Enough Is Enough
1. As Peter Keller just advised us, we have “… too many eggs in one basket … we need to spread the risk … we need to look for other places to accommodate growth”.
2. Jean Godwin was one of the first to speak out about cramming and jamming within container terminals when she said, “It’s like trying to fit a 16-inch pipe into a 4-inch opening”.
3. Allen Clifford of Mediterranean Shipping said the same thing earlier this month when he compared port congestion with the futile attempt to park three cars into a two-car garage.
4. Nolan Gimpel of Axiom Consulting warned us several months ago that mega-ships are straining the capacity of inland infrastructure, terminal operators, and rail and truck carriers, and that the least costly way to expand these separate but linked operations is to establish smaller container ports closer to end users.
5. Neil Davidson of Drewry Shipping Consultants also emphasizes the need for smaller container handling ports closer to the end user.
6. Jerry Bridges at the Port of Oakland says, “ Too much cargo through too few ports, and diversifying the routings of import cargos will be the only way for our country to steer safely through these rocky shoals”.
7. “We must find a way to build more terminals on the West Coast”, said Tommy Stramer of Zim American Shipping. “There will be more all-water strings to the U.S., which will mean more pressure on East Coast ports. A way must also be found to build more terminals there.”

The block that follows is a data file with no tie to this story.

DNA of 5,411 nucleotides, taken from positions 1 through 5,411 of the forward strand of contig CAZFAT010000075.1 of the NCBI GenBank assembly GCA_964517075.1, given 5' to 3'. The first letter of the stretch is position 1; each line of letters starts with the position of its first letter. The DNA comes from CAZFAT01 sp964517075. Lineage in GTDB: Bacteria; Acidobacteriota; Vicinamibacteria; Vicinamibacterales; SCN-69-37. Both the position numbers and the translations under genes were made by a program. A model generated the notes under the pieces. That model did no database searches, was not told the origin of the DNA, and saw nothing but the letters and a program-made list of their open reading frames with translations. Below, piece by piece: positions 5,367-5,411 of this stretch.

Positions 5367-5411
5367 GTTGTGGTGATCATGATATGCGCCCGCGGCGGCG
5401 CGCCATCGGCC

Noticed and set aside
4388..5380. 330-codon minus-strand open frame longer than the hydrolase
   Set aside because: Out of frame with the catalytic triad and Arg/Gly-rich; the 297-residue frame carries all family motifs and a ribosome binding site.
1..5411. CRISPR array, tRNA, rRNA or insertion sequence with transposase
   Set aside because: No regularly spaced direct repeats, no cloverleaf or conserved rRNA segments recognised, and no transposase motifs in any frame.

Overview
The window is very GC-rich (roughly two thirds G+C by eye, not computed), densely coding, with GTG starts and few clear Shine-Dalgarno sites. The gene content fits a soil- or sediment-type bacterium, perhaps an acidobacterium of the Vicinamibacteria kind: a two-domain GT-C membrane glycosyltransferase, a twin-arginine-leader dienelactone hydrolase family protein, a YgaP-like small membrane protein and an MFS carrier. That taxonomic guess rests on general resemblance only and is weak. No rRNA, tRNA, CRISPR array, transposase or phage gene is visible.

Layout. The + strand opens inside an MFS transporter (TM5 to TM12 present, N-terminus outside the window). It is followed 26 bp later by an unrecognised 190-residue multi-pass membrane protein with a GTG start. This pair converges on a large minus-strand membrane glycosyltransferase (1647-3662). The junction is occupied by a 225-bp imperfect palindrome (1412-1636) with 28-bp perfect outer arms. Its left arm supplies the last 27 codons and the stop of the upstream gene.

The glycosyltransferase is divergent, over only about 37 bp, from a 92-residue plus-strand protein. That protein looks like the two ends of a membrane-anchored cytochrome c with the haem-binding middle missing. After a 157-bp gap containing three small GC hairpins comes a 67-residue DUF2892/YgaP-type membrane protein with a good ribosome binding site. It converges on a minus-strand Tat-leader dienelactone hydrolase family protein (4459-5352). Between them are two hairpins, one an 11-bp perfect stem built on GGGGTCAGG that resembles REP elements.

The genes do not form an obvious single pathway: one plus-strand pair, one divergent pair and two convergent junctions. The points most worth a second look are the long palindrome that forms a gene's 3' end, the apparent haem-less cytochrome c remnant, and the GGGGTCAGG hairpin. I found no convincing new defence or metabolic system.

The maritime authorities cited above are now worrying about the unavailability of acreage for port expansion. Until recently this shortage of land seemed to be a remote possibility, but almost overnight port directors, terminal operators and transportation managers along the entire supply chain have come to feel the crushing impact of this scarcity. Those cited above say it in different ways, but the meaning in each case is quite clear. Enough is enough, and Secretary Norman Mineta made no bones about a few months ago when he reminded us that only 60 of the more than 360 ports in the U.S. handle containers at the present time, but that another 200 of these U.S. ports will be required to handle containers in the foreseeable future. From afar, he saw the developing logistic problems in the nation’s transportation infrastructure, and because the solution is so obvious and so simple, he put it on the table in an obvious and simple way. On October 13th, this website reminded the readers of Secretary Mineta’s advisory. Retrofitting other U.S. ports to handle containers would be like killing a half-dozen or more birds with one stone, and the sooner this tack is taken the sooner our entire transportation system will be streamlined. Some folks don’t quite get it, however. Even though a measure of relief was realized at LA/Long Beach when more than one hundred ships were diverted to other ports last fall, the full meaning of Secretary Mineta’s strategy has yet to register.